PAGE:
Capt. Winters was endowed with a clear head and an unusually retentive memory. Few men, if any, in Burke County recollected more accurately facts and statistics bearing upon political questions which had been issues between the political parties for thirty years , and not man was more deliberate, conscientious or independant in working out his conclusions or firmer in standing by his convictions.

He was repeatedly urged by the influential men to become a candidate for the Legislature, but persistently declined to accept any office except that of Justice of the Peace , which enabled him to render valuable service to the public and to benefit his neighbors without calling him away from his home or business.

Resolved, That in the death of our worthy brother, William Marcus Winters, Burke County has lost one if its most useful and patriotic citizens, his church an humble and exemplary christian, and the Ancient Order a member who lived up to the highest conception of the precepts of Masonry.

Resolved, That a copy of the foregoing memorial and these resolutions be recorded in our minutes and a properly certified copy be furnished to the family of our deceased brother and that copies be furnished by the Secretary to both of the newspapers of Morganton for publication.


Signed: A. C. Avery, C. M. McDowell, S. J. Ervin, Committee.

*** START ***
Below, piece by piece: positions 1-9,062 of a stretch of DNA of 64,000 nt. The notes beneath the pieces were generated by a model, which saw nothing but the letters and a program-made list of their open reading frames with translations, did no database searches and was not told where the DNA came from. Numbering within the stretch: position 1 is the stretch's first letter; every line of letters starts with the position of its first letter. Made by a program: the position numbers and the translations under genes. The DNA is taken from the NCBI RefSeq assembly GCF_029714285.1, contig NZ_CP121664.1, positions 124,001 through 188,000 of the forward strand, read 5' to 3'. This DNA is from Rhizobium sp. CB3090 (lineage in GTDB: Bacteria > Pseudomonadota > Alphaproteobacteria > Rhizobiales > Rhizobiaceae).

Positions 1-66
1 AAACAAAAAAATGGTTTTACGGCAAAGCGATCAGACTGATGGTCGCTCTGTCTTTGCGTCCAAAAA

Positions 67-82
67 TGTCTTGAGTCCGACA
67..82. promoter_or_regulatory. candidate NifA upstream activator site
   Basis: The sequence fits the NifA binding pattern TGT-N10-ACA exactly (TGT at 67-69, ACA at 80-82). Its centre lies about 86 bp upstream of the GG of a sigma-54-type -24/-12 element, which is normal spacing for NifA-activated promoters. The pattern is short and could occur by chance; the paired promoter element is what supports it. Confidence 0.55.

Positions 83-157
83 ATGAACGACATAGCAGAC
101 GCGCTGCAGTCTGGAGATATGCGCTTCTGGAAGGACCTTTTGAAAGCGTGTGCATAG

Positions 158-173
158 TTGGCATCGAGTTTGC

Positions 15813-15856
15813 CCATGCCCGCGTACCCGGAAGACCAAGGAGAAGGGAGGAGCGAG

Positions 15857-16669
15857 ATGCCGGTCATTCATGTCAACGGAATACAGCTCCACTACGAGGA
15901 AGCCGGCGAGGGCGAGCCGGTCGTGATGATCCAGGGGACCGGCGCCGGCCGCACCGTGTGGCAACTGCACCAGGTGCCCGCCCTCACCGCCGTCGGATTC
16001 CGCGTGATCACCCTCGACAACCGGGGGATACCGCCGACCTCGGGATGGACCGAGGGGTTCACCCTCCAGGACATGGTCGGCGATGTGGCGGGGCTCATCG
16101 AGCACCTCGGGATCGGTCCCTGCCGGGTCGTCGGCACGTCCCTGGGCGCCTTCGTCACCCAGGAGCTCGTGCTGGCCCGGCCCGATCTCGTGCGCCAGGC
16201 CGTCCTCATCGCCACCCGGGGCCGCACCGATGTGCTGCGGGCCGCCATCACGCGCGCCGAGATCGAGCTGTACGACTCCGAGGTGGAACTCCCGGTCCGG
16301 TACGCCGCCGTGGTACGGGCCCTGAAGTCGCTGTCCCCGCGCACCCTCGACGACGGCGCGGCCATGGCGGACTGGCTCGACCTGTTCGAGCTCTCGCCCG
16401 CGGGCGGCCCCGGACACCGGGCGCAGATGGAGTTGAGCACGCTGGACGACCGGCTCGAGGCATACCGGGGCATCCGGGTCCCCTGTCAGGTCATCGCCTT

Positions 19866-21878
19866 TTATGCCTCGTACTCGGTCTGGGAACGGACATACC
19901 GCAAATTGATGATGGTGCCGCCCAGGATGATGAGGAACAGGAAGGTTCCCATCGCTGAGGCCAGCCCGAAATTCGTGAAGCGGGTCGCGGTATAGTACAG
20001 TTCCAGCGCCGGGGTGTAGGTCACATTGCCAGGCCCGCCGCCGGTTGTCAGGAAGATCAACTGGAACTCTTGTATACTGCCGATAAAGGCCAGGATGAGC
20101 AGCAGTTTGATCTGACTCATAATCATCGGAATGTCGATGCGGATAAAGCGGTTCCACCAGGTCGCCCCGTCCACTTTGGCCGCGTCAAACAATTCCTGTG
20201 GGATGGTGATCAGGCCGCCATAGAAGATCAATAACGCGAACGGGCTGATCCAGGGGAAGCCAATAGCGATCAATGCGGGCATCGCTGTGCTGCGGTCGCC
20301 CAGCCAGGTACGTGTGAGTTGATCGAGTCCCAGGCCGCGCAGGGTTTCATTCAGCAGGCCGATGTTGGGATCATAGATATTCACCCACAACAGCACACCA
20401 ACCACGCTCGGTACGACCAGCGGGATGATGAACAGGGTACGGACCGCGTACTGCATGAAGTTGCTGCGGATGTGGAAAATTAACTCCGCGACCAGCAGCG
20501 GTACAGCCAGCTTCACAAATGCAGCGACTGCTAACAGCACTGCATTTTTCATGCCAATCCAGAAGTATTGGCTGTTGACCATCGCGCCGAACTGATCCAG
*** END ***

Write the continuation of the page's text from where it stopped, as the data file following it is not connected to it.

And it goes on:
Sunday, March 18, 2012

In Search of Joseph Winters, Son of Stephen and Sarah Duckworth Winters ~

I finally located Joseph G. Winters, son of Stephen W. Winters and Sarah E. Duckworth Winter. He was the grandson of William and Mary Belew Winters of Quaker Meadows, Canoe Creek, Burke County, North Carolina.

He died after accidentally being burned with scalding water. He apparently sat in boiling water and suffered second degree burns from which he never recovered.

God Bless him, for he must have suffered with such burns.

He was living in Durham County, North Carolina and his death record indicates he had lived in Durham for fourteen years preceding his death at age 77.

Birth: Mar. 21, 1850
Oak Hill (Burke County)
Burke County
North Carolina, USA Death: May 12, 1927
Durham County
North Carolina

Name: Joseph G Winters
Gender: Male
Race: White
Age: 77
Birth Date: 21 Mar 1850
Birth Place: Burke, North Carolina, United States
Death Date: 12 May 1927
Death Location: Durham, Durham County
Spouse's Name: Francis Carolina Winters
Father's Name: Stephen Winters
Mother's Name: Doe (Sarah Duckworth)
Cause of death: Accidentally burned, scalding water

Joseph's first wife was Kansas Salina Pope ~

Joseph is buried in what is now called Woodlawn Memorial Park Cemetery in Durham, North Carolina.

It has been called different names through the years and changed ownership as well. Formerly known as Markham Cemetery and Pine Hill and more recently as Woodlawn Memorial.